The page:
Brussels (Brussels Morning) The Netherlands enters a five-week nationwide lockdown, the Dutch Prime Minister Mark Rutte having announced on Monday that non-essential shops, schools, gyms and museums are to close from today, Tuesday, until 19 January, AP reports.
Speaking from his office in The Hague, Rutte stressed how vital it is to impose strict measures to control the spread of coronavirus, observing that “we have to bite through this very sour apple before things get better.”
Outside the Prime Minister’s office, demonstrators protested against the lockdown, leading Rutte to comment that they seemed to think coronavirus is “an innocent flu” when, in effect, he was warning about potential severe symptoms of COVID-19.
The Cabinet, he said, is fully aware of the severity of the new restrictions, especially with Christmas approaching, but he and his colleagues were convinced vaccinations in 2021 would bring change.
Restrictions in place
Starting on Wednesday, day care centres are to close except for the children of essential workers. Schools and universities would have to switch to remote learning. The government limits the number of house visitors-cum-guests above age 13 to two per day, with the restricted number raised to three in the period between 24 and 26 December.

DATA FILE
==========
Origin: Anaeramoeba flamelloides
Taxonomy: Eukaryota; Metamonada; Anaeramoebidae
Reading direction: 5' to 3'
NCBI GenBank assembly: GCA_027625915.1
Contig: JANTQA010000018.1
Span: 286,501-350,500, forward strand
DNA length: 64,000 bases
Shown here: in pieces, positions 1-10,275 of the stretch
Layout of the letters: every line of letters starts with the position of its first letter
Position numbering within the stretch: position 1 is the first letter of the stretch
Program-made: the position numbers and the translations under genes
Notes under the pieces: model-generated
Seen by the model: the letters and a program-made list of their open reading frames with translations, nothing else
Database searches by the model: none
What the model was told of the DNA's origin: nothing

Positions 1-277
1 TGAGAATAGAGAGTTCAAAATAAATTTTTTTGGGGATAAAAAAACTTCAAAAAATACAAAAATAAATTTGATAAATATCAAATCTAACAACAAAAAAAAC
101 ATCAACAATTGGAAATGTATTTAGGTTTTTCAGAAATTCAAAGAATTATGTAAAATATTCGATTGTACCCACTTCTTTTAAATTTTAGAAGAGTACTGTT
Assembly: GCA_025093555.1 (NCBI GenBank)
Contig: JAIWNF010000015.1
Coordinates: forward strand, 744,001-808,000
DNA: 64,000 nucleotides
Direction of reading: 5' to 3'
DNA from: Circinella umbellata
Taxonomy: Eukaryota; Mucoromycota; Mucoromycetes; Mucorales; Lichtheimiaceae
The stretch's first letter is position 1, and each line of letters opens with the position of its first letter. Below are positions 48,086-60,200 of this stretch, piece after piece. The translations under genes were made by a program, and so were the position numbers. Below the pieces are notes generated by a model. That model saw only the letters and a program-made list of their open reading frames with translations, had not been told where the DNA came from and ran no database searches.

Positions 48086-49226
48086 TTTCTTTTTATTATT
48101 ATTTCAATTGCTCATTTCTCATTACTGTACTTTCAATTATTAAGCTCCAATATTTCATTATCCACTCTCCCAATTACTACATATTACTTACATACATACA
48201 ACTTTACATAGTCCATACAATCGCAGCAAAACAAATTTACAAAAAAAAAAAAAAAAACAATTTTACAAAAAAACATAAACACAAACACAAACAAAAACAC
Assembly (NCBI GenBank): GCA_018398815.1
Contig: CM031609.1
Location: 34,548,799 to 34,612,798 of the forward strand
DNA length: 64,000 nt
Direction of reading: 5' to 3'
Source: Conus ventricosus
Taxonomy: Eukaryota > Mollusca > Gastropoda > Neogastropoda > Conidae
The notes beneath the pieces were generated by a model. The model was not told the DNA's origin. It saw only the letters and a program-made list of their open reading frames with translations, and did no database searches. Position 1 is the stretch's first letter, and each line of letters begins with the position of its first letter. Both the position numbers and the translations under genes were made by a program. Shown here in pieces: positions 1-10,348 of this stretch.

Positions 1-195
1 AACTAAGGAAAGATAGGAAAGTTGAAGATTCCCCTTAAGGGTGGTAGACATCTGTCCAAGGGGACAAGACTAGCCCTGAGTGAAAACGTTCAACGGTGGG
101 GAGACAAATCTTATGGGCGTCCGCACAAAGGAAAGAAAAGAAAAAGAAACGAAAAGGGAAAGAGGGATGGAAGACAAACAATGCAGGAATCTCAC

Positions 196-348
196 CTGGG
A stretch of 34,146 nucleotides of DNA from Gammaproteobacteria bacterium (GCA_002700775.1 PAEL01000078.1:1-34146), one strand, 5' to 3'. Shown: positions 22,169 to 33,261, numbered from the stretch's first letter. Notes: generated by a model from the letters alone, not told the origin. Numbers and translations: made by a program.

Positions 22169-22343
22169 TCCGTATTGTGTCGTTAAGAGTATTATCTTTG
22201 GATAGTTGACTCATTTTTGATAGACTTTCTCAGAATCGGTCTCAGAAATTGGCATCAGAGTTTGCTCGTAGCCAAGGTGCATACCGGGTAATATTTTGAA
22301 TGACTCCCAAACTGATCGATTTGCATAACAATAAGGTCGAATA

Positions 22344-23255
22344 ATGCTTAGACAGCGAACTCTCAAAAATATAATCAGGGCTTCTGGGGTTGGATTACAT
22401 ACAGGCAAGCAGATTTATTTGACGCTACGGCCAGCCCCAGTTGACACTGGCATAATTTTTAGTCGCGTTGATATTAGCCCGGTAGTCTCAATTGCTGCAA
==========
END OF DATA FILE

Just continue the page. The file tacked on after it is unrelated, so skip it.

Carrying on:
All non-essential stores were ordered to close on Tuesday, including hair salons, theatres and museums. Bars and restaurants were shut in mid-October, but many businesses have been trying stay afloat by providing takeout services.
While less severe restrictions initially slowed infection rates, there has been a noticeable surge in recent days. The average number of daily infections in the Netherlands has increased from 29.22 per 100,000 people at end November to 47.47 on Sunday, 13 December.
Hugo de Jonge, the Dutch Minister of Health, Welfare and Sport, warned before Monday’s Cabinet meeting that the epidemiological situation it is very serious. “We see the infection numbers rising sharply in recent days, we see that hospital admissions are increasing again, the pressure on the health care sector remains high,” he observed. Neighbouring Germany announced similar restrictions one day before the Netherlands, while Matt Hancock, the UK’s Secretary of State for Health and Social Care, announced earlier on Monday that the wider London area would come under the highest level of restrictions starting tomorrow, Wednesday.